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Friday, Sep 30, 2022

After UK inflation again outpaces forecasts, a 13% peak looks optimistic

After UK inflation again outpaces forecasts, a 13% peak looks optimistic

Analysis: Rate has driven through 10% mark sooner than Bank of England and financial markets expected

The annual inflation rate has burst through the 10% barrier sooner than the financial markets and the Bank of England expected, but the sharp jump in the cost of living last month is not really that much of a shock.

Periods of double-digit inflation are pretty rare in the UK. In the past 70 years, inflation has been as high as it is currently only three times: during the Korean war in the early 1950s, and after the two oil shocks of the mid- and late 1970s.


Not for 40 years – since the period immediately before the Falklands war – has inflation climbed above 10%, but there has been upward pressure on the cost of living since the global economy started to emerge from the pandemic-enforced lockdowns during 2021.

Consistently over the past year, the figure has come in higher than forecast, but it will not merely be the leap in the headline number for the consumer prices index (CPI) – up from 9.4% in June – that will be a cause for concern.

For a start, the Office for National Statistics (ONS) said price increases were evident pretty much across the board. The ONS splits the CPI into 12 categories, and in nine of them inflation picked up last month. Food prices rose particularly strongly but there were also increases in clothing and footwear, restaurants and hotels, and recreation and culture.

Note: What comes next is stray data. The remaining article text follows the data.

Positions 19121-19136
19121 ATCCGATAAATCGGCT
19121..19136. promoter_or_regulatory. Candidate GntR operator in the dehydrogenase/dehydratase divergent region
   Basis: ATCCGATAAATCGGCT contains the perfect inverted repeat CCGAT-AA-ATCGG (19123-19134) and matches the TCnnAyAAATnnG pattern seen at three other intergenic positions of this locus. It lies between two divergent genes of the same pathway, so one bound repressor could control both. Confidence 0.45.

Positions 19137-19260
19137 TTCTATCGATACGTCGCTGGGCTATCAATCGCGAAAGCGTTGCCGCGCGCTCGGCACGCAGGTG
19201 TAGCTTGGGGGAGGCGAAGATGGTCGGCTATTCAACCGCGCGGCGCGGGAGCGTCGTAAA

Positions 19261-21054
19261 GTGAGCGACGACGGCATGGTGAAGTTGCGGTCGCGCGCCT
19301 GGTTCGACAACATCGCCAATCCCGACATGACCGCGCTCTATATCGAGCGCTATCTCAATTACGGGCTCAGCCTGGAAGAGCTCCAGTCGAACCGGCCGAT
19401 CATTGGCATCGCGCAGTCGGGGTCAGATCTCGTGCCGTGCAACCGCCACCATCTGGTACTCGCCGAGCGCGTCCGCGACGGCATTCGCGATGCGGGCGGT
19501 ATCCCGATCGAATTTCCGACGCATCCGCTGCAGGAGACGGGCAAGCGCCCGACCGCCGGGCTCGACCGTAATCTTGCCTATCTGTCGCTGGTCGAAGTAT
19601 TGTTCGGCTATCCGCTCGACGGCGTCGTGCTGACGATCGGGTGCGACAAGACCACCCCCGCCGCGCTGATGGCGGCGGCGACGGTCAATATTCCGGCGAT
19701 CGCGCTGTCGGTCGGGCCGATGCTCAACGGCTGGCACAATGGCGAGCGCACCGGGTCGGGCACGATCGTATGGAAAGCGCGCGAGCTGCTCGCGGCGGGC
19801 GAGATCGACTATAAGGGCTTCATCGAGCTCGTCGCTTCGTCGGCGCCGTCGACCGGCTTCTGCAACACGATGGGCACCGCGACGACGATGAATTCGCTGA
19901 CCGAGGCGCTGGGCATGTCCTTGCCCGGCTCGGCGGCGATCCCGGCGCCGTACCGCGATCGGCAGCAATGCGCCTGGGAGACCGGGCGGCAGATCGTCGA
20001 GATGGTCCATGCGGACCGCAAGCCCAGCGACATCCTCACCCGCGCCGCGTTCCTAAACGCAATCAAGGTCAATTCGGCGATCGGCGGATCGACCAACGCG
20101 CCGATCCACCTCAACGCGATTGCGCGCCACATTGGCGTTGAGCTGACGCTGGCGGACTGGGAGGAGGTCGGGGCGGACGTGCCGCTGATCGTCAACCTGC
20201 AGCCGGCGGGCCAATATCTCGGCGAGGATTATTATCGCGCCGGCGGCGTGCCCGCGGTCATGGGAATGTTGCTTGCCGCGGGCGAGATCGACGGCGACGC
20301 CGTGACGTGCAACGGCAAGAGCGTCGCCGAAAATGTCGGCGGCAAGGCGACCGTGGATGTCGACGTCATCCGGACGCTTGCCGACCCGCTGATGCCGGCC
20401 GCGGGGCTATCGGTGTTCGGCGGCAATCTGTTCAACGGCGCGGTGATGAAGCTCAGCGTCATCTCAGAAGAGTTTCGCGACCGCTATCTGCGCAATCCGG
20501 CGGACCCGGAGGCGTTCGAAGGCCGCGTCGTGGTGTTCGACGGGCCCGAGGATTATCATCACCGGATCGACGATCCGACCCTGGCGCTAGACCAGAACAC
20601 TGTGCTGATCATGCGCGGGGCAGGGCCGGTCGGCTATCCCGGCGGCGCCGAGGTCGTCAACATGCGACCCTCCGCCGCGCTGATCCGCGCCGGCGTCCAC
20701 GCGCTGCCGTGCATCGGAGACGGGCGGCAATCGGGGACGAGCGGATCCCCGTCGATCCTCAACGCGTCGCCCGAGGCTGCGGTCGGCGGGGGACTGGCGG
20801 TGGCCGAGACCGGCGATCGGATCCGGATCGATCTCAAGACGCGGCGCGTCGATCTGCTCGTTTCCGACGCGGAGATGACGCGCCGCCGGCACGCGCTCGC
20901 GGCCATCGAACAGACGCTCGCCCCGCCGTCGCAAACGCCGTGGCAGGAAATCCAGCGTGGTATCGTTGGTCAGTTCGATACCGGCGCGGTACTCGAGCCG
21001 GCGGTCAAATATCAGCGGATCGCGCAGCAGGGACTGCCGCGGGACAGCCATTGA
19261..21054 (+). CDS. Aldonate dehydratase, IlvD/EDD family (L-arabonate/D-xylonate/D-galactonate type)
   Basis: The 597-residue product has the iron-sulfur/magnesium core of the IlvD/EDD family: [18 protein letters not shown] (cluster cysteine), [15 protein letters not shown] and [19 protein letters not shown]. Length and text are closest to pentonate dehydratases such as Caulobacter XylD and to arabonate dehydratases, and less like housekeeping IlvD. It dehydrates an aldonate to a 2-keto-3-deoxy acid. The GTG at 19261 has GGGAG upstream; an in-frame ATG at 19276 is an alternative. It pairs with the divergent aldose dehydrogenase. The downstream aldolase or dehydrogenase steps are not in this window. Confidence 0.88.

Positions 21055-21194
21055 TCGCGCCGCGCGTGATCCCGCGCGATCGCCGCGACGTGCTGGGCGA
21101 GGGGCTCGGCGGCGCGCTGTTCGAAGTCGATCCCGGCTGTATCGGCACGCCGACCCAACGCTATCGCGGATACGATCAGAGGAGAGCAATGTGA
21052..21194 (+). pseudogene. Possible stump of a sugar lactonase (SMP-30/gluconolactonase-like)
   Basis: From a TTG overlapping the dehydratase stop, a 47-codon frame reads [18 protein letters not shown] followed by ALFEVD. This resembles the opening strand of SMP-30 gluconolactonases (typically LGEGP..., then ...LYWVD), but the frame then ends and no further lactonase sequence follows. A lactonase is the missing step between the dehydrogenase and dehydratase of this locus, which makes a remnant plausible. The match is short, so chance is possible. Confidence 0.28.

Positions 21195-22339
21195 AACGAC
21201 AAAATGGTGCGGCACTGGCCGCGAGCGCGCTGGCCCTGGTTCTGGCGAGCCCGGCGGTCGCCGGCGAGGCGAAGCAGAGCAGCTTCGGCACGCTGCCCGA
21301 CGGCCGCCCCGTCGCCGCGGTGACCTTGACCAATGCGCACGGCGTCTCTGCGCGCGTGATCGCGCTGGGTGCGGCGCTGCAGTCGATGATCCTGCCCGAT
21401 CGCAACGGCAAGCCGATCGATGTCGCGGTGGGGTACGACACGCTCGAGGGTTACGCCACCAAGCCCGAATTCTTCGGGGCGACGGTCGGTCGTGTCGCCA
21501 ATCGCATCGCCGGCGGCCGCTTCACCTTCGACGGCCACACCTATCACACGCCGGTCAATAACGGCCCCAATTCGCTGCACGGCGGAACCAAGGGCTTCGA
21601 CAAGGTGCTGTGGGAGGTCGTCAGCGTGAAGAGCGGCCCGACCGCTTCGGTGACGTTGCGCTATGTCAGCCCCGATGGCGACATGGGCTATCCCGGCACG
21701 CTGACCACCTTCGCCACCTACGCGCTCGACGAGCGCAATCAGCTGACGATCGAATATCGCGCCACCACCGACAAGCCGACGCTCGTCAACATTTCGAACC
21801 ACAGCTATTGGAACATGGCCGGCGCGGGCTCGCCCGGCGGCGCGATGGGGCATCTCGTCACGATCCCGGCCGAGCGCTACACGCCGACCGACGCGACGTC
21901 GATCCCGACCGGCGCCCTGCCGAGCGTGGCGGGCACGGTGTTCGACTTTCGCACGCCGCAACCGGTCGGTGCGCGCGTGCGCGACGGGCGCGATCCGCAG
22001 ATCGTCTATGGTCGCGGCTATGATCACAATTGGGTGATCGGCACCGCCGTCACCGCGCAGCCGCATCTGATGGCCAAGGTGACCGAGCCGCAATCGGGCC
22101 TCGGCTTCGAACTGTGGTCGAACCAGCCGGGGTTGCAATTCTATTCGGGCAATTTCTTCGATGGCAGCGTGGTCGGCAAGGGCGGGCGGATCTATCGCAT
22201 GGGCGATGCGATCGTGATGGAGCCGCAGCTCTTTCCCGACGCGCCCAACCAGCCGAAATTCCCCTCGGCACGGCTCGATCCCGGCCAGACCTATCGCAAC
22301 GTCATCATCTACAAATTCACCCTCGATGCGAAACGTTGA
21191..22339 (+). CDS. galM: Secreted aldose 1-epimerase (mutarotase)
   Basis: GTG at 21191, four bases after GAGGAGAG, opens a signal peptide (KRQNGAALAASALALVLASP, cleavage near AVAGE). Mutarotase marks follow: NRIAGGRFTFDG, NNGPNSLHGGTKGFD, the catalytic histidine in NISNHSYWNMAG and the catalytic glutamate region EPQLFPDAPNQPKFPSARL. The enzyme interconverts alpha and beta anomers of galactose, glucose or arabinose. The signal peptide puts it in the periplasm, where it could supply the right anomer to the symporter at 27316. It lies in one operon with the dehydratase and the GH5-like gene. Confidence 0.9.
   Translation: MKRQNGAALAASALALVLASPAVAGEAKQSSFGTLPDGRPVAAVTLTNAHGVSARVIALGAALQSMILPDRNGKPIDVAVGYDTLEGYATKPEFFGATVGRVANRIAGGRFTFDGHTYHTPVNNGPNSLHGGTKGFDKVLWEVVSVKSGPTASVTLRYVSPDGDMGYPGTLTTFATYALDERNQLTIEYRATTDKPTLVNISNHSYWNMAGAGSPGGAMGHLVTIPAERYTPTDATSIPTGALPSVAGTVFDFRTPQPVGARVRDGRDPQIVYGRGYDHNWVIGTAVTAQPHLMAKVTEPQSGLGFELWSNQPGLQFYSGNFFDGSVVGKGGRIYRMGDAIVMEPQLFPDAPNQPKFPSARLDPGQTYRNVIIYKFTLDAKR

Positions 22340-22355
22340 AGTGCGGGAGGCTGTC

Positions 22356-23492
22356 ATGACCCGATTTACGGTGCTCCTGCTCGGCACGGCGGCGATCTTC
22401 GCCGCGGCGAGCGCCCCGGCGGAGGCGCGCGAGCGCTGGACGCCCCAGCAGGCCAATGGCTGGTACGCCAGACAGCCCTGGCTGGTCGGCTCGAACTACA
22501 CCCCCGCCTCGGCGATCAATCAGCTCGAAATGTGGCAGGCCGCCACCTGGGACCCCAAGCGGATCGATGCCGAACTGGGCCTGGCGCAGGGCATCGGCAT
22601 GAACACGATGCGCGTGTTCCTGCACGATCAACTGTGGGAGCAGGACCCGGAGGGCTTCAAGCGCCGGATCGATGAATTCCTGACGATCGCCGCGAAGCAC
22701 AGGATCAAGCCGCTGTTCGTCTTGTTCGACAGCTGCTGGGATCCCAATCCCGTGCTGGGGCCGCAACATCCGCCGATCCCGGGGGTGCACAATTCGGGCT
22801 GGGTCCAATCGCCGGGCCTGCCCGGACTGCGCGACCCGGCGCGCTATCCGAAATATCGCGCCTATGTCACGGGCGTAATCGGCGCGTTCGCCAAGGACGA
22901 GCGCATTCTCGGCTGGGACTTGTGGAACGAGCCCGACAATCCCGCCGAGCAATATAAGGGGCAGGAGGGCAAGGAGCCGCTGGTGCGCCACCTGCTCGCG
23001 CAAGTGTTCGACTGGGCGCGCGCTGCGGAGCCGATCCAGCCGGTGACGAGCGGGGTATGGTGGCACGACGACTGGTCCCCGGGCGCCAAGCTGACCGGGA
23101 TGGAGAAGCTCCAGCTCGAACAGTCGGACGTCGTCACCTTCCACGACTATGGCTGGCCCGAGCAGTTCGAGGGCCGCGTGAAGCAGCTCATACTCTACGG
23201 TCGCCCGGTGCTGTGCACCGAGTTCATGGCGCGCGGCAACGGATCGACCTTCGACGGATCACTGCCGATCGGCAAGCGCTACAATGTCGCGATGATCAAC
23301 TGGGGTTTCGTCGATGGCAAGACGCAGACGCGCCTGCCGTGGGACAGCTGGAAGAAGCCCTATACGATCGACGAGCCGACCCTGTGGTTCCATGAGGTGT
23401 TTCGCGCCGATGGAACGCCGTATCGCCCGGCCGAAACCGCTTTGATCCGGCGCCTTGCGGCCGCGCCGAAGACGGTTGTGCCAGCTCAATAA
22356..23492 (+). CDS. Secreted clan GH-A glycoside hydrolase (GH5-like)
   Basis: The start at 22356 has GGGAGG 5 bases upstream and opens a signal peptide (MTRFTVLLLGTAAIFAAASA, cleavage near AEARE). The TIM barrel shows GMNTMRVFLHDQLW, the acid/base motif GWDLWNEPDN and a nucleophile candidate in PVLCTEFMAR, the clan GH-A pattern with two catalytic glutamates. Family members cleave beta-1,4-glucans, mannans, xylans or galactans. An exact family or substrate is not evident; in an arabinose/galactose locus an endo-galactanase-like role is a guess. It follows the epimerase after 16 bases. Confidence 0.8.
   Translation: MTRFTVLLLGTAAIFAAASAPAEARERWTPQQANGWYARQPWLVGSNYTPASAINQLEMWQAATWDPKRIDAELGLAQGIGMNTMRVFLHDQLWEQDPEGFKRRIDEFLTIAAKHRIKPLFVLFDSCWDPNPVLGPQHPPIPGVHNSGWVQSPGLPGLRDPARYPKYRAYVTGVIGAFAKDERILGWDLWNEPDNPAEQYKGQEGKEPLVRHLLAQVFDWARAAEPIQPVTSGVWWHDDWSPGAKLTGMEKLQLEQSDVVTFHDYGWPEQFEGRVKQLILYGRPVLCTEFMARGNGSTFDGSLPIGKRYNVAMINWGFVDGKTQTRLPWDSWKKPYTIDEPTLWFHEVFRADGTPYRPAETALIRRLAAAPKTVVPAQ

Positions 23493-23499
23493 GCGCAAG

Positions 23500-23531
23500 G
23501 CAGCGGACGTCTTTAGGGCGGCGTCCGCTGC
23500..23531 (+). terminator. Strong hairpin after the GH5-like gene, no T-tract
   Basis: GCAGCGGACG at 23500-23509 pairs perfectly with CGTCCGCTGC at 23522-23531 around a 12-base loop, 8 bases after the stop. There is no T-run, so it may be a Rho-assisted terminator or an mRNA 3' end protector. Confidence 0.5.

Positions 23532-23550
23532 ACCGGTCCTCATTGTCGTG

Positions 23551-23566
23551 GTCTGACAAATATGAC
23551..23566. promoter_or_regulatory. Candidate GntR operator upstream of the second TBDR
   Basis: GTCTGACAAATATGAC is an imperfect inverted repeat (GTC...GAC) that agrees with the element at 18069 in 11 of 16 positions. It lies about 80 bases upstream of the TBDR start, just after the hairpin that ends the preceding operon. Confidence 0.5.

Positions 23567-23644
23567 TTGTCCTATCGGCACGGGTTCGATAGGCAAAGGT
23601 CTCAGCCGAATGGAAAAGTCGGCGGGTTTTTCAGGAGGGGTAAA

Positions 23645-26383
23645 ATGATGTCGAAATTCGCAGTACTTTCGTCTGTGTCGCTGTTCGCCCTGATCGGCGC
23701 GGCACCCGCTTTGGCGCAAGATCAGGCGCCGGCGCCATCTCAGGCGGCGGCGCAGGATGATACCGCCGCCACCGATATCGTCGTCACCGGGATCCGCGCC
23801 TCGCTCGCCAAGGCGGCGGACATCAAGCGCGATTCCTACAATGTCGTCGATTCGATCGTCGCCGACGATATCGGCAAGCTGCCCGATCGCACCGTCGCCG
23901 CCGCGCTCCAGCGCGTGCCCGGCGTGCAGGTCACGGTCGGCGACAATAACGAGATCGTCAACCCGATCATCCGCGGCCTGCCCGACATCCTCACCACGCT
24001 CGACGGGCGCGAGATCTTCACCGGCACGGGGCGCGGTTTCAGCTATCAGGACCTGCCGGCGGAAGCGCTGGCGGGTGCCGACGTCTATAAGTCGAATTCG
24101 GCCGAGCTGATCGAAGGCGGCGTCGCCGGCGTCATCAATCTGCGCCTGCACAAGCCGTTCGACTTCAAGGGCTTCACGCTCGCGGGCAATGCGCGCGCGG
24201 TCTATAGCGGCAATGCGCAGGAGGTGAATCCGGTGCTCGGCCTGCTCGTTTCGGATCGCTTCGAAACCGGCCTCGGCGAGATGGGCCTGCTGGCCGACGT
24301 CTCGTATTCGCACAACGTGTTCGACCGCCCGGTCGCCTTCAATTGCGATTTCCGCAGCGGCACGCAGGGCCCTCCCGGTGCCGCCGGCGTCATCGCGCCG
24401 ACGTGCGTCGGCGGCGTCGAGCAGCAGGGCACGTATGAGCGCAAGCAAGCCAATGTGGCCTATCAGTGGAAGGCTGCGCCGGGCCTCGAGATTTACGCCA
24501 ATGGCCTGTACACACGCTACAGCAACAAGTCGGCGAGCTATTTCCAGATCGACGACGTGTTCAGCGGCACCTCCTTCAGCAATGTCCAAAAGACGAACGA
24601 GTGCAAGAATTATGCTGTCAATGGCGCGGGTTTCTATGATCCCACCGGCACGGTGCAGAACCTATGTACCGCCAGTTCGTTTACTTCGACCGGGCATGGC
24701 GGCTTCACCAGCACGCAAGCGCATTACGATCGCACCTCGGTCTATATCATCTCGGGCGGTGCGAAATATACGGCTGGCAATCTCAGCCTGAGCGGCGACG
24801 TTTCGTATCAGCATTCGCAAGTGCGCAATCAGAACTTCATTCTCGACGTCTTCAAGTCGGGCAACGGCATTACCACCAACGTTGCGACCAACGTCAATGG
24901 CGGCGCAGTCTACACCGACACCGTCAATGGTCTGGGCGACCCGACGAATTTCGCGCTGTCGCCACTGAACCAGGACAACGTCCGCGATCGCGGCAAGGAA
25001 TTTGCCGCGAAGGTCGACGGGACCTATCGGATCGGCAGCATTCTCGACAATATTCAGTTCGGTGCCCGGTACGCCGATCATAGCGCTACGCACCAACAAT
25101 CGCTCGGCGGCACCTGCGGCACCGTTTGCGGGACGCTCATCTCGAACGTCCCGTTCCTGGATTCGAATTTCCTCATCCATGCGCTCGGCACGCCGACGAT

What’s more, there is clearly further bad news to come. The price of goods leaving factory gates – an indication of inflation in the pipeline – rose by more than 17% in the year to July, the highest rate in 45 years.

There has been some better news. Oil prices are well below their peak and that is feeding in – albeit slowly – to the prices paid by motorists for petrol and diesel. The war in Ukraine has also prompted many countries to plant more crops to compensate for the lost supply, and while the ONS says the increased production has yet to be reflected in UK shop prices, it thinks it will have an effect over the coming months.

Even so, the annual inflation rate has clearly not yet topped out, and if anything the Bank of England’s forecast of a peak of 13.2% in October may prove optimistic.

Threadneedle Street digs beneath the headline CPI figure to look at measures of core inflation. Here, too, there was bad news. Inflation excluding food, fuel, alcohol and tobacco, stood at 6.2% in July, up from 5.8% in June. The inflation rate for services, which provides a clue to price pressures generated domestically as opposed to global forces, was 5.7% in July, compared with 5.2% in June.

The strength of headline and underlying inflation makes it more likely that the Bank’s monetary policy committee will follow its 0.5 percentage-point increase in interest rates this month with a similar-sized move when it meets again in September.


At the same time, the risks of a hard landing for the economy have increased because the ever-widening gap between prices and wages is leading to a sharp fall in consumer spending power.

The ONS reported on Tuesday that regular real wages – excluding bonuses – were falling at a record rate of 3% – but that was based on a different measure of the cost of living to the one used by the government to assess whether its 2% inflation target is being hit.

Using the government’s preferred measure, real earnings are falling by more than 5% – unprecedented in modern times. Pressure on the next prime minister to alleviate a deepening cost of living crisis just ratcheted up a notch.

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